“This proposal uses unique animal models of cancer to examine how the immune cells respond to bile duct cancer. The goal of our research is to understand how a type of immune cells in the liver, “termed myeloid derived suppressor cell” induces resistance to treatment against bile duct cancer, and facilitates the progression of this cancer. This information will help identify approaches to inhibit these cells, and provide a treatment strategy for this devastating human malignancy.”
Andrea Lynn Scott Award
Targeting FGFR2 Signaling in Cholangiocarcinoma
Supported by Jason Scott & family in memory of Andrea Scott
Researcher: Saireudee Chaturantabut PhD, Broad Institute of MIT & Harvard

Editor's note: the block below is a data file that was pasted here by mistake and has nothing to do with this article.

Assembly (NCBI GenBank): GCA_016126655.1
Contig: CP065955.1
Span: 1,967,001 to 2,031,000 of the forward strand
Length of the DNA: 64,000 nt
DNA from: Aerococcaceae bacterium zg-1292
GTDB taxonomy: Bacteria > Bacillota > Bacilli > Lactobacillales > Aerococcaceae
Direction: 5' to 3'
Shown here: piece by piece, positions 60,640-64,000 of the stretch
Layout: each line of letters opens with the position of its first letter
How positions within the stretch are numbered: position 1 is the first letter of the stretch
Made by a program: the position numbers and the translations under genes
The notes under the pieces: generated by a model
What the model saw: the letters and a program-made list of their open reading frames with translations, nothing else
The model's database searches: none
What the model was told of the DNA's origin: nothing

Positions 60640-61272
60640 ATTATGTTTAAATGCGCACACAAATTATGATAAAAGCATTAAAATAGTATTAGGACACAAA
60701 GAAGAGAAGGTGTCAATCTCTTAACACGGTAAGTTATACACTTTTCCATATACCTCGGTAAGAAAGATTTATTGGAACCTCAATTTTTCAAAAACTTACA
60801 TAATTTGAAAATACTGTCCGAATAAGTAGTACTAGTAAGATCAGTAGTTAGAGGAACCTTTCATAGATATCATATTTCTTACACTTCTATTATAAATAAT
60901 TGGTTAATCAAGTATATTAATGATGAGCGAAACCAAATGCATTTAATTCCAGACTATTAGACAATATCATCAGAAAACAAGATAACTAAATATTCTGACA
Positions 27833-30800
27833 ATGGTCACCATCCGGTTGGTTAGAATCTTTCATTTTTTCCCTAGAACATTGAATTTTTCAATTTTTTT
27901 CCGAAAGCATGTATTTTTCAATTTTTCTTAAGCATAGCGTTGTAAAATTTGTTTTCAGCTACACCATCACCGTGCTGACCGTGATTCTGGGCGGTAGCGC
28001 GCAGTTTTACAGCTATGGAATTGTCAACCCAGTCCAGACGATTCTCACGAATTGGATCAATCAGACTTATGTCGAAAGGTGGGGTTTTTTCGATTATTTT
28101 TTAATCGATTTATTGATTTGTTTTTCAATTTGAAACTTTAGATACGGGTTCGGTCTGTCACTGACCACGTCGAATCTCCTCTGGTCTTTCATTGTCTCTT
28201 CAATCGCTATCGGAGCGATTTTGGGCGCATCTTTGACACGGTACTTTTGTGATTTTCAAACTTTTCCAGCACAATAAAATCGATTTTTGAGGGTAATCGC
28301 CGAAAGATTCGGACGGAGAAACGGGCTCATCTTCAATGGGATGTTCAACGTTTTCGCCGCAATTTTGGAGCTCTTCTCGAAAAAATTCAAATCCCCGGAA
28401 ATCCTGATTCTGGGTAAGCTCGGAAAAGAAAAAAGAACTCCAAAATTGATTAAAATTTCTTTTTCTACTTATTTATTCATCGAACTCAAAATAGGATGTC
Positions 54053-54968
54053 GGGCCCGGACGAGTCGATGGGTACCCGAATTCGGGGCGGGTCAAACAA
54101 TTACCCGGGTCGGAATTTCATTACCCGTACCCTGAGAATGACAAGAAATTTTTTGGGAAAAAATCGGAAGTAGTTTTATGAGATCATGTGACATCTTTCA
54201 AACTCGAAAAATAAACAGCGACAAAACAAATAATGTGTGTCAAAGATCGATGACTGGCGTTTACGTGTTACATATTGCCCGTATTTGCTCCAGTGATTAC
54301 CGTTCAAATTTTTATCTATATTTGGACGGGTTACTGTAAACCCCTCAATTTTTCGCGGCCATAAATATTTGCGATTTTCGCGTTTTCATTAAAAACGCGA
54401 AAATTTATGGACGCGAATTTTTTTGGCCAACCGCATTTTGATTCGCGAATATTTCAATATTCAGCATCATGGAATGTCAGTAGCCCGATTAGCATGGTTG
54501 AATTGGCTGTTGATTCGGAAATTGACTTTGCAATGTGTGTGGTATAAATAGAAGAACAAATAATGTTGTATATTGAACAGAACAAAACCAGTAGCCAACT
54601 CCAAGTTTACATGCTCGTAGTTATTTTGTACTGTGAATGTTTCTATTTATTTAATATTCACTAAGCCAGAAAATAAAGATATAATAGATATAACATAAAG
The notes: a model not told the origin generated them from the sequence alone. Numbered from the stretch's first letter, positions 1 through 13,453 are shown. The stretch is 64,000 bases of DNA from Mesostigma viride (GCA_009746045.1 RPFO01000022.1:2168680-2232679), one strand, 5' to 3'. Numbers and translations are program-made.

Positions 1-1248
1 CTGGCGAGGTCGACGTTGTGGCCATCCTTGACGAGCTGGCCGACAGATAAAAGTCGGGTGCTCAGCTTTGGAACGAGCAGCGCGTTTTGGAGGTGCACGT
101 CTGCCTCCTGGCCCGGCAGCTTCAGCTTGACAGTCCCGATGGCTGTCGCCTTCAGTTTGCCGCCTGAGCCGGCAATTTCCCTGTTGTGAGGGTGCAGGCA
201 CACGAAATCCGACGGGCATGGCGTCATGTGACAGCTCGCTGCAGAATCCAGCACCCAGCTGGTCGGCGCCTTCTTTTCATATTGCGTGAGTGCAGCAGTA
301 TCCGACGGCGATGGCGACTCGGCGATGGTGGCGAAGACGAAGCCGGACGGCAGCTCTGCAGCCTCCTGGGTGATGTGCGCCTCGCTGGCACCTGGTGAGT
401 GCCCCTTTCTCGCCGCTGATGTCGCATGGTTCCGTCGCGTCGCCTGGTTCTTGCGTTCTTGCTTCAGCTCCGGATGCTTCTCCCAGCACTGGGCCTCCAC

“FGFR2 gene mutations occur frequently in cholangiocarcinoma (CCA) causing overactivation of a critical growth promoting pathway. This finding has led to the successful testing of new drugs targeting FGFR in preclinical and clinical trials. Nevertheless, studies have found drug resistance and adverse effects in patients treated with FGFR inhibitors suggesting that drug inhibitors alone may not be sufficient to cure CCA patients. A better understanding of FGFR2 in CCA biology and alternative therapeutic approaches are therefore critical and are the focus of this proposal. Here, we propose to explore antibody-based treatment strategies that we believe will lead to higher efficacy and lower toxicity, and the ability to overcome resistance. We will test these antibodies in CCA cell lines as well as in CCA animal models. We will further utilize novel technologies to engineer and improve current antibodies such that they may have enhanced therapeutic impact in ICC patients.”